Dismiss Notice
Join Physics Forums Today!
The friendliest, high quality science and math community on the planet! Everyone who loves science is here!

Homework Help: Derivative of a fraction

  1. Aug 26, 2007 #1
    Hi
    Im trying to find the derivative of y=9/x+5
    I tried using the quotient rule and
    and the derivative of (x+5)^-1*9 but both methods dont work.
     
  2. jcsd
  3. Aug 26, 2007 #2
    If you would show us some work, someone could point out the problem you are having.
     
  4. Aug 26, 2007 #3

    hotvette

    User Avatar
    Homework Helper

    Do you mean y=(9/x)+5 or y=9/(x+5)? From your post, I presume the latter.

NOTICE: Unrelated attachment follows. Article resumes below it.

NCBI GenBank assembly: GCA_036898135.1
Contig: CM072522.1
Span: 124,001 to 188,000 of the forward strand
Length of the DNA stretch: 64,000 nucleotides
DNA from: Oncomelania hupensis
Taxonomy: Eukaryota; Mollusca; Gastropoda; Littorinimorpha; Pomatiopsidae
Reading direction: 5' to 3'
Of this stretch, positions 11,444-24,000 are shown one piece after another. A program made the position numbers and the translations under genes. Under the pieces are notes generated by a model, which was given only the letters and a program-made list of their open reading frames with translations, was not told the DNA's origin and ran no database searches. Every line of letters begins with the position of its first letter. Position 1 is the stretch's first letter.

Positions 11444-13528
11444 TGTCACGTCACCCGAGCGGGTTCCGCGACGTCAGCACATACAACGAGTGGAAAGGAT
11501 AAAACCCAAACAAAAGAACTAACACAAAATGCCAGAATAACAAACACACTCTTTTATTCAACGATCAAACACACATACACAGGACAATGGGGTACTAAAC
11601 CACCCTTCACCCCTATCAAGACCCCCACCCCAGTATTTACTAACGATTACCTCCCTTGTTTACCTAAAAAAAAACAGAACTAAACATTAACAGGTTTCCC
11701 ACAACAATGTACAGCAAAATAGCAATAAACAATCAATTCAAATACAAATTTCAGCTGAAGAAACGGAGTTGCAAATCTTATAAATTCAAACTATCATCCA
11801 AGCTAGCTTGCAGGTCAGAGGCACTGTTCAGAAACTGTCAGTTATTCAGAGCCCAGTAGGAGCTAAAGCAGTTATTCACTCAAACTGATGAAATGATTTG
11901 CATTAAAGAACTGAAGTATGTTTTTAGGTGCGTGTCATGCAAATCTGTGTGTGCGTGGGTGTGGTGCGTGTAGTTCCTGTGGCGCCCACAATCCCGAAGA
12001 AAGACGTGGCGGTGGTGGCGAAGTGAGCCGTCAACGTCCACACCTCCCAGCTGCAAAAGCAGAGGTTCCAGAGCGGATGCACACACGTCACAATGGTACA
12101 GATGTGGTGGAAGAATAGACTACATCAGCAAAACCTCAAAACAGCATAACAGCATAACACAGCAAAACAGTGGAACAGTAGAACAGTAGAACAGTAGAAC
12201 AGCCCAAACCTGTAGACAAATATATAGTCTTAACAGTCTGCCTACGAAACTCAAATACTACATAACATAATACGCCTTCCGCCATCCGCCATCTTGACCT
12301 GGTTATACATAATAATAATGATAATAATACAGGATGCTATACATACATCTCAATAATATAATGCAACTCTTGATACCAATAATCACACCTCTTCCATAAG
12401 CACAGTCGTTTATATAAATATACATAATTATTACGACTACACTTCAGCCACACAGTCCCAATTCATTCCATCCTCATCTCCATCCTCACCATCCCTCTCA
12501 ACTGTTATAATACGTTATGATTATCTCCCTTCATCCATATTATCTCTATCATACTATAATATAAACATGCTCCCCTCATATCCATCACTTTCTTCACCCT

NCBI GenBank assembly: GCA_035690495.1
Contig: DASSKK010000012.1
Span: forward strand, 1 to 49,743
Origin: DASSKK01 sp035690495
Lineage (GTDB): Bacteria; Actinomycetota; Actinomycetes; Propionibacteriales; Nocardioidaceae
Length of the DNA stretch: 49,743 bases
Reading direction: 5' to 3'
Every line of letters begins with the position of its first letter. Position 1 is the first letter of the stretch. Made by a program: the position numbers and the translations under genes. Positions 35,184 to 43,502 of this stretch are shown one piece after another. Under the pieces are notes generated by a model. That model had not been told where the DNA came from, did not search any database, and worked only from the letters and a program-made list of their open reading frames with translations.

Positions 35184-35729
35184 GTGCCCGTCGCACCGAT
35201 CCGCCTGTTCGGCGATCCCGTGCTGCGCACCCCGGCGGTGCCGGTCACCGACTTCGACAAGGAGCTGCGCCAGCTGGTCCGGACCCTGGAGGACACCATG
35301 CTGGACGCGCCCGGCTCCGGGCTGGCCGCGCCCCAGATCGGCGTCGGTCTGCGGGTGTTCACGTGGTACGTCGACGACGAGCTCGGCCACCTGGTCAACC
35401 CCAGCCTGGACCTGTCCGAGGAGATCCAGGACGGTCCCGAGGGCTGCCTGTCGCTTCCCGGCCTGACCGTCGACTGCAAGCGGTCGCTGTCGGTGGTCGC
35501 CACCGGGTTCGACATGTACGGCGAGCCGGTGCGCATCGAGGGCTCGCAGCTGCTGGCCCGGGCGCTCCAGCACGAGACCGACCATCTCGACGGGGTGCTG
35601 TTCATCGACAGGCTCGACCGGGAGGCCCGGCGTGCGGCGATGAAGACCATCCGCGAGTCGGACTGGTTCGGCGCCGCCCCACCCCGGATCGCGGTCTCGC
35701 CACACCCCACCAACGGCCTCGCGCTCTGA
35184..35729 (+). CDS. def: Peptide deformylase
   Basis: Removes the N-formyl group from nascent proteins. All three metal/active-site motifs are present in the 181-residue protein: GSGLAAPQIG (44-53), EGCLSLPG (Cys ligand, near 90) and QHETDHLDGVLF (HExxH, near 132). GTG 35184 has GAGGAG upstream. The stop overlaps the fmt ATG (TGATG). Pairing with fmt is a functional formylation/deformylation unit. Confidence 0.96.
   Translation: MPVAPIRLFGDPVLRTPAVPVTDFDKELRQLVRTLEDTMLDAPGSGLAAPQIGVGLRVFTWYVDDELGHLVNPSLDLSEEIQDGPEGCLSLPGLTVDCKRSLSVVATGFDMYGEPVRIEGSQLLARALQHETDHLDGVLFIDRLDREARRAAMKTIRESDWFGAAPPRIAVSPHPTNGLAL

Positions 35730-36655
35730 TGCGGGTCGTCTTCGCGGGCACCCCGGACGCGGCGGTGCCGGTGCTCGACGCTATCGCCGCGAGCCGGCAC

As d_leet said, show us your work and we'll guide you.
     
    Last edited: Aug 26, 2007
  5. Aug 26, 2007 #4
    its ok i found what i was doing wrong. I made a mistake with the quotient rule. i had u'v+v'u instead of u'v-v'u
     
  6. Aug 26, 2007 #5

    hotvette

    User Avatar
    Homework Helper

    By the way, I'm curious as to why you are using the quotient rule, unless it was a requirement for this problem. Normally the quotient rule is used in the following situation:

    [tex]y = \frac{g(x)}{h(x)}[/tex]

    In your case, g(x) is a constant and y' can be found directly. Let me ask this. How would you find y' if y = 1/x?

    As a side note, I never use the quotient rule, because I can never remember how it works. I always use the product rule:

    [tex]y = g(x)h(x)^{-1}[/tex]
     
Share this great discussion with others via Reddit, Google+, Twitter, or Facebook